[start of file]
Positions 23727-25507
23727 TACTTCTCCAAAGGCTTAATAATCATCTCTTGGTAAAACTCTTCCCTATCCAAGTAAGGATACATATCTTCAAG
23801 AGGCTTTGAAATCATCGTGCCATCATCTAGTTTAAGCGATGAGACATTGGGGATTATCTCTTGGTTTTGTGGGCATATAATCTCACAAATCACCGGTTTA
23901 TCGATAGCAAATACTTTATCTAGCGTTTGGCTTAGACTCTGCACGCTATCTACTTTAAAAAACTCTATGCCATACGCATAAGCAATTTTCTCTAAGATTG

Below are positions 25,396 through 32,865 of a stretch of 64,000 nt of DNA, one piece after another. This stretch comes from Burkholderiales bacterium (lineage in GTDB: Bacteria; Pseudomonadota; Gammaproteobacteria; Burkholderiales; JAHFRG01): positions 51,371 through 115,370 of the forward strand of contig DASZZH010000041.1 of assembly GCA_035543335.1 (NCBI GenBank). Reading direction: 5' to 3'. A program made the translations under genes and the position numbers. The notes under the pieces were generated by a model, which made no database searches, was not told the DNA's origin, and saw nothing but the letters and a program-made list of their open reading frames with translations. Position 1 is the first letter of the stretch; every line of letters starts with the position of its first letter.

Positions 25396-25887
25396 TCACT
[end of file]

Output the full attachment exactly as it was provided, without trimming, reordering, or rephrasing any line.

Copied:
Positions 23727-25507
23727 TACTTCTCCAAAGGCTTAATAATCATCTCTTGGTAAAACTCTTCCCTATCCAAGTAAGGATACATATCTTCAAG
23801 AGGCTTTGAAATCATCGTGCCATCATCTAGTTTAAGCGATGAGACATTGGGGATTATCTCTTGGTTTTGTGGGCATATAATCTCACAAATCACCGGTTTA
23901 TCGATAGCAAATACTTTATCTAGCGTTTGGCTTAGACTCTGCACGCTATCTACTTTAAAAAACTCTATGCCATACGCATAAGCAATTTTCTCTAAGATTG

Below are positions 25,396 through 32,865 of a stretch of 64,000 nt of DNA, one piece after another. This stretch comes from Burkholderiales bacterium (lineage in GTDB: Bacteria; Pseudomonadota; Gammaproteobacteria; Burkholderiales; JAHFRG01): positions 51,371 through 115,370 of the forward strand of contig DASZZH010000041.1 of assembly GCA_035543335.1 (NCBI GenBank). Reading direction: 5' to 3'. A program made the translations under genes and the position numbers. The notes under the pieces were generated by a model, which made no database searches, was not told the DNA's origin, and saw nothing but the letters and a program-made list of their open reading frames with translations. Position 1 is the first letter of the stretch; every line of letters starts with the position of its first letter.

Positions 25396-25887
25396 TCACT